This post is based on the keynote speech of Vera Paquete-Perdigão in the first “Annual Conference on Business, Human Rights and Sustainability” organised by the Nova Centre on Business, Human Rights and the Environment with the support of PLMJ, the Portuguese Chamber of Commerce and Industry, CEDIS, as well as NOVA 4 The Globe on the 24th of November 2021.
About the author: Vera Paquete-Perdigão is the Director of the Governance and Tripartism Department at the International Labour Organization.
This year the ILO published a joint publication with UNICEF on Child Labour and unfortunately for the first time since 20 years ago when we started publishing these reports, there was an increase in child labour.
The number of children in child labour has risen by 8.4 million, to 160 million. What is sad is that those estimations were done before Covid-19. That means that we may be facing a very catastrophic situation in the coming years. Indeed we have 79 million children, near half of those in child labour, in hazardous work, which endangers their health and safety. 70% of these children are in agriculture.
The Commissioner referred to child labour in cacoa production, which is something that we have been looking at in the ILO for quite some time. Whether small family farms are producing for their own subsistence or for supply chains, they need adequate income and social services to allow them to keep their children free of child labour and in school. Whether small family farms are producing for subsistence or for supply chains, they need adequate income and social services to allow them to keep their children free from child labour. Increasing investment in rural development must be our priority
This year is the international year for the elimination of child labour ahead of 2025 which was set by the SDGs. Children’s right to education is adversely affected. Nearly 28 percent of 5-11 year-olds and 35 percent of 12-14 year-olds in child labour are out of school, damaging their prospects for decent work in youth and adulthood. Child labour in the 5-11 age group went up by 16.8 million since 2016, 6.8 million of whom were in hazardous work, which is quite alarming. Some good news is that child labour continued to trend downward for children in the 12-14 and 15-17 age ranges.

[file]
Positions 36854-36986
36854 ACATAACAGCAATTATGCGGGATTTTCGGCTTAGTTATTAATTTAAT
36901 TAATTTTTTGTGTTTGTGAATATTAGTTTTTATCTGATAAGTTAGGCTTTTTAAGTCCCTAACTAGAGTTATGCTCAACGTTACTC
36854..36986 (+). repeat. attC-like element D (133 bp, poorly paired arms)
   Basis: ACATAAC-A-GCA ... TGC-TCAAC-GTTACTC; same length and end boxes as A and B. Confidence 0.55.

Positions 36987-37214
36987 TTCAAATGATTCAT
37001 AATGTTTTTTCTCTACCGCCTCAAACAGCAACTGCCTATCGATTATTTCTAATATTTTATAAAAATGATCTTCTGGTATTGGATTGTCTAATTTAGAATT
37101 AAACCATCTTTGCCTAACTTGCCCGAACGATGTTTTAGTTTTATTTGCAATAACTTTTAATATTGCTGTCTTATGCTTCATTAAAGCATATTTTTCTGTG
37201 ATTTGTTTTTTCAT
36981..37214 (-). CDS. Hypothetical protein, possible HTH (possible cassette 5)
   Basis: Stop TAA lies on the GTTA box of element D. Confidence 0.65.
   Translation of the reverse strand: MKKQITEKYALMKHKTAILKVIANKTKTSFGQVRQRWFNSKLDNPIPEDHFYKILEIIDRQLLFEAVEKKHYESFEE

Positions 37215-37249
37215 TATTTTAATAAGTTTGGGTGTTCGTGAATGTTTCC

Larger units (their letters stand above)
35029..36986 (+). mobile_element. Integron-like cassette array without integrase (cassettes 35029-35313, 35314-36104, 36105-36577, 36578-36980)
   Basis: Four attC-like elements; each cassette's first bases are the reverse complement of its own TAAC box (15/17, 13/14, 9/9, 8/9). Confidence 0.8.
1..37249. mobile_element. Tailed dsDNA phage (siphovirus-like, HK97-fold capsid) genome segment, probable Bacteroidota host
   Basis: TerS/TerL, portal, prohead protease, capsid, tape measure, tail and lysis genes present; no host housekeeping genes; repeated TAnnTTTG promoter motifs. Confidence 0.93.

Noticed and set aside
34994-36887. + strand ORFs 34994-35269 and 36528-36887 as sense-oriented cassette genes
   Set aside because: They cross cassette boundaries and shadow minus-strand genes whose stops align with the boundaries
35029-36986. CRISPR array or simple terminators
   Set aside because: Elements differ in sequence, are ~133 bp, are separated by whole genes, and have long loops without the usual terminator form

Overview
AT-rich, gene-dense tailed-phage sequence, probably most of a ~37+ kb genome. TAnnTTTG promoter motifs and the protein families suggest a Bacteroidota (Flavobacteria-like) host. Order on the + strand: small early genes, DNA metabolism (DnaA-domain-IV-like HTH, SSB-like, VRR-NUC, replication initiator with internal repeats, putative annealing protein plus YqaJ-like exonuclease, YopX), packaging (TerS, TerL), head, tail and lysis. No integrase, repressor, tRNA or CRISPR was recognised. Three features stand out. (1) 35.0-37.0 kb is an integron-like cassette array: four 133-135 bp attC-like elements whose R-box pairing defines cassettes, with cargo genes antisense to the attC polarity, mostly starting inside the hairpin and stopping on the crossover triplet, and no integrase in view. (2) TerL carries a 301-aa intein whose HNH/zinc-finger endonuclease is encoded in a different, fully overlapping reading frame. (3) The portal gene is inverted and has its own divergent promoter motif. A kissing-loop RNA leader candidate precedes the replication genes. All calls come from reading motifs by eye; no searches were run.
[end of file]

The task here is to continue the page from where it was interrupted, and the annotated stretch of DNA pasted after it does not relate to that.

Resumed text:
There are important regional differences. In the Asia and the Pacific and Latin America and the Caribbean regions, child labour continued to fall, in percentage and absolute terms. However in Sub-Saharan Africa we see a different story. Child labour there rose by 16.6 million, a 1.5 percentage increase. This continues an upward trend in the region that started in 2012.
This diverging trend should be setting our alarms ringing and we cannot accept that while some areas see steady games children in other regions are left behind. There is too much at stake Children whose education is cut short do not have a path toward decent jobs. Their potential is wasted and the development and stability of whole societies can be undermined.
The opportunity to is start a virtual circle instead of a vicious circle, so that children access education have a path to decent jobs as adults. Colleagues, we are at a pivotal point. A year ago, we reached universal ratification of Convention No. 182. Children everywhere now benefit from critical legal protection. At the same time we are confronted with Covid-19 and widespread school closure and loss of livelihood due to the pandemic. A year and a half into the pandemic children everywhere have seen their education interrupted. We estimate that 170 million are affected by school closure.
We see the digital divide more clearly than ever. In the Global North many children probably had access to school using the technologies, but in the Global South, we observe the access is not what we expect. Even before the crisis, almost one third of the world’s young people were already digitally excluded. And girls are particularly affected: emerging evidence indicates that during school closures girls have had less access to on-line learning compared to boys. When schools open some girls might not return to school.